Certified Nurse-Midwife (CNM) Salary

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As advanced practice registered nurses and experts in the art of midwifery, nurse-midwives support women throughout their lifespan by providing well-woman, gynecologic, pregnancy, and postpartum care, as well as care of the newborn.

Drawing from their advanced education, certified nurse-midwives (CNMs) partner with women to provide a compassionate, patient-centered model of care to women from all walks of life, and all stages of life. Certified nurse-midwives are not only recognized as some of the most forward-thinking healthcare providers in the United States today, but they are also among the best paid.

The American College of Nurse-Midwives (ACNM) reported that certified nurse-midwives (CNMs) earned an average annual salary of $114,152 in 2010 (the most recent salary data available through the ACNM). The 2010 ACNM Compensation and Benefits Survey also revealed that salaries for CNMs increased nearly $10,000 since its previous 2007 survey, while the overall level of education and experience of survey participants also increased.

A 2015 Medscape (part of WebMD) Nurse Salary Report revealed that nurse-midwives earn a salary competitive to that of their advanced practice nurse counterparts. The survey found that nurse-midwives earned an average salary of $99,000, which was in line with both nurse practitioners ($102,000) and clinical nurse specialists ($95,000).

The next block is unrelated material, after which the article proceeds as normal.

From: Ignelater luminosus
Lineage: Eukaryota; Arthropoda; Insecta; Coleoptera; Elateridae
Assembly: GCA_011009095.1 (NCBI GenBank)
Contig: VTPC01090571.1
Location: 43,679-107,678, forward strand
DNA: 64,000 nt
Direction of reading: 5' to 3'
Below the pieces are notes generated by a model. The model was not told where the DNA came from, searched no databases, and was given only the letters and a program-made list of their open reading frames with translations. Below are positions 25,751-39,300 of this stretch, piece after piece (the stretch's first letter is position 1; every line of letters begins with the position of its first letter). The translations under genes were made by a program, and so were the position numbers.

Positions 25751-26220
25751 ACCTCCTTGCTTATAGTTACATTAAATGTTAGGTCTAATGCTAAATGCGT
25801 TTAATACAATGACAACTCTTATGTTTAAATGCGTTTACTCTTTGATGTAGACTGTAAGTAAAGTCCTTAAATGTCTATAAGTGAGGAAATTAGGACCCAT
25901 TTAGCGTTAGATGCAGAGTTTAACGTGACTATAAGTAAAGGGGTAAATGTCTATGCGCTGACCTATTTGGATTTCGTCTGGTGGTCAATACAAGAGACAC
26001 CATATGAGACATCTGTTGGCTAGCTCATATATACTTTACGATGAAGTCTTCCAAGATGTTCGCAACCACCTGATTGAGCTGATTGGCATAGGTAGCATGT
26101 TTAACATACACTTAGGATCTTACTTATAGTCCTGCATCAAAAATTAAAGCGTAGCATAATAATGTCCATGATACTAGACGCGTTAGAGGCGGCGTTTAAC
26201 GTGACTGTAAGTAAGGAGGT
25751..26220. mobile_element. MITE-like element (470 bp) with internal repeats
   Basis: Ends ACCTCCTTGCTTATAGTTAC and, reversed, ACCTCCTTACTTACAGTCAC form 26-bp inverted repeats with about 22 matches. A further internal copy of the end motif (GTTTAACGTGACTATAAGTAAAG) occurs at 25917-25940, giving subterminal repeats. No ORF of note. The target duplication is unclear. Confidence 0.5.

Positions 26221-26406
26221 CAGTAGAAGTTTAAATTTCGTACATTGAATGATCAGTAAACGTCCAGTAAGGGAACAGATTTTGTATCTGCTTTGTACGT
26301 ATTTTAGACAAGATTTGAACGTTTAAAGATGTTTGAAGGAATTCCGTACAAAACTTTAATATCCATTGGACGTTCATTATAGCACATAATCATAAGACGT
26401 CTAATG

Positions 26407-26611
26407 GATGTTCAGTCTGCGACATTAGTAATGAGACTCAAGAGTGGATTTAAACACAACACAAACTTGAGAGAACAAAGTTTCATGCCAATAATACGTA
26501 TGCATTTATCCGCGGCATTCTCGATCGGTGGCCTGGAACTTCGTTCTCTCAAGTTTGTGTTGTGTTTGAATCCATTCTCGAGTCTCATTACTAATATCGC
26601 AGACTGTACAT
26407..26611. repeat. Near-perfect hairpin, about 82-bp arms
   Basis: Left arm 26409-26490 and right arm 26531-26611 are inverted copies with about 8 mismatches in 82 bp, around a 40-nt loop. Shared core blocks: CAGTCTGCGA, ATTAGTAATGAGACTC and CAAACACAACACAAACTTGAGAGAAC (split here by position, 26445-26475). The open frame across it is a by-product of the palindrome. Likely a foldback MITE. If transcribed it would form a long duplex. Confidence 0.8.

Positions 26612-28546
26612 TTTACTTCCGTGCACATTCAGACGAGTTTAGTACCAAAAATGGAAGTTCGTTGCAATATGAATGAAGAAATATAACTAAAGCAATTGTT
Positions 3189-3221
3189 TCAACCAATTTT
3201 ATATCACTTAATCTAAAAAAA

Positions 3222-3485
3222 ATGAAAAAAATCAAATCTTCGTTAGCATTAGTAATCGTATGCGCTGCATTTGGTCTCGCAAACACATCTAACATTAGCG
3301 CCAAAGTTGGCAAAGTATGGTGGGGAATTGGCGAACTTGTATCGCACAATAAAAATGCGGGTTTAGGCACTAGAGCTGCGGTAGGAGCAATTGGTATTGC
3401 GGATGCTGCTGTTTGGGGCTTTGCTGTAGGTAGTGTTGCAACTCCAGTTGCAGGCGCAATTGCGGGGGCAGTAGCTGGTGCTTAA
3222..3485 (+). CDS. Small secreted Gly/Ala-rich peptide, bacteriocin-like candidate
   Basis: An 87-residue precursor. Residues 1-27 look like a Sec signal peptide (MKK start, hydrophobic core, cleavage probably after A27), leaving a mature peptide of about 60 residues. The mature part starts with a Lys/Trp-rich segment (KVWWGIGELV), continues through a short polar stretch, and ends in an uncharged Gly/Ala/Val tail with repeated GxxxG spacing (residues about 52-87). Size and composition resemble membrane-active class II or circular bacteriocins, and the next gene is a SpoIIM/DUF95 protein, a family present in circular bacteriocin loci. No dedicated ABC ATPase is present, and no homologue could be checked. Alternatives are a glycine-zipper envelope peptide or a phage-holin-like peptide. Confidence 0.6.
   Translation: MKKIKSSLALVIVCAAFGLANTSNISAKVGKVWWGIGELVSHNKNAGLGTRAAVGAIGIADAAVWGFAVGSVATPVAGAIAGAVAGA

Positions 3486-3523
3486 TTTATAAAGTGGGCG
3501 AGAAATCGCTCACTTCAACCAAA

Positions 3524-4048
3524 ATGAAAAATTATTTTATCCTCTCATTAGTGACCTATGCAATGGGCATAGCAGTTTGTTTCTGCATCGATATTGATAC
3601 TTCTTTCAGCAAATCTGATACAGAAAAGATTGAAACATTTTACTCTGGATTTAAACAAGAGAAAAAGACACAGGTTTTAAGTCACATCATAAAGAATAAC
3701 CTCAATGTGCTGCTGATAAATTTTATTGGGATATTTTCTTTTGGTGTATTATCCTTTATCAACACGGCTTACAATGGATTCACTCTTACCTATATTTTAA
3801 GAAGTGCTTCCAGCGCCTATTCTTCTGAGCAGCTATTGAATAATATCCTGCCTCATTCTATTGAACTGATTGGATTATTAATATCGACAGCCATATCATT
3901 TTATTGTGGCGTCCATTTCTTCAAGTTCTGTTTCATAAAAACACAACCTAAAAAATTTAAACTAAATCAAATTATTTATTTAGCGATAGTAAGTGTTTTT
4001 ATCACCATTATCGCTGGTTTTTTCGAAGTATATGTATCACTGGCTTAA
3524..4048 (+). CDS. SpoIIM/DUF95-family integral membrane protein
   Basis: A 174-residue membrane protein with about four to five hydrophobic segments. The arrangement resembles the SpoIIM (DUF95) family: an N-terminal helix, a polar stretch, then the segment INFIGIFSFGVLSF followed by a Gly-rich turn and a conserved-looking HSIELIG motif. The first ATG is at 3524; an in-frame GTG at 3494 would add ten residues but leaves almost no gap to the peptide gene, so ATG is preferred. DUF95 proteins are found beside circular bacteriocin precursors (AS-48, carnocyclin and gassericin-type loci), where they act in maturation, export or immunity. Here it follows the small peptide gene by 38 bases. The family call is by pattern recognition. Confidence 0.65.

An Analysis of Certified Nurse-Midwife Salaries by State

A 2014 ACNM report combined statistics from both the Bureau of Labor Statistics (BLS) and the ACNM to reveal average salaries for CNMs, by state. The top state for CNMs in terms of salary potential was Minnesota, where CNMs earned an average annual salary of $116,420 in 2014, followed closely by California, which revealed an average annual salary of $113,070.

Other states to rank among the top in the nation in terms of average CNM salaries in 2014 included:

  • Wisconsin: $111,480
  • New Hampshire: $108,360
  • Massachusetts: $107,710
  • North Dakota: $107,220
  • Arizona: $103,980
  • Alaska: $103,980
  • Washington: $103,460

According to May 2014 BLS statistics alone (not factoring in ACNM survey data), the top state for CNM salaries was Iowa, where CNMs earned an average, annual salary of $128,120, followed by:

  • California: $127,940
  • North Dakota: $121,790
  • Oregon: $113,480
  • New Hampshire: $111,700

The BLS also revealed the top-paying metropolitan areas for CNM salaries during the same time:

  • San Jose-Sunnyvale-Santa Clara, CA: $139,290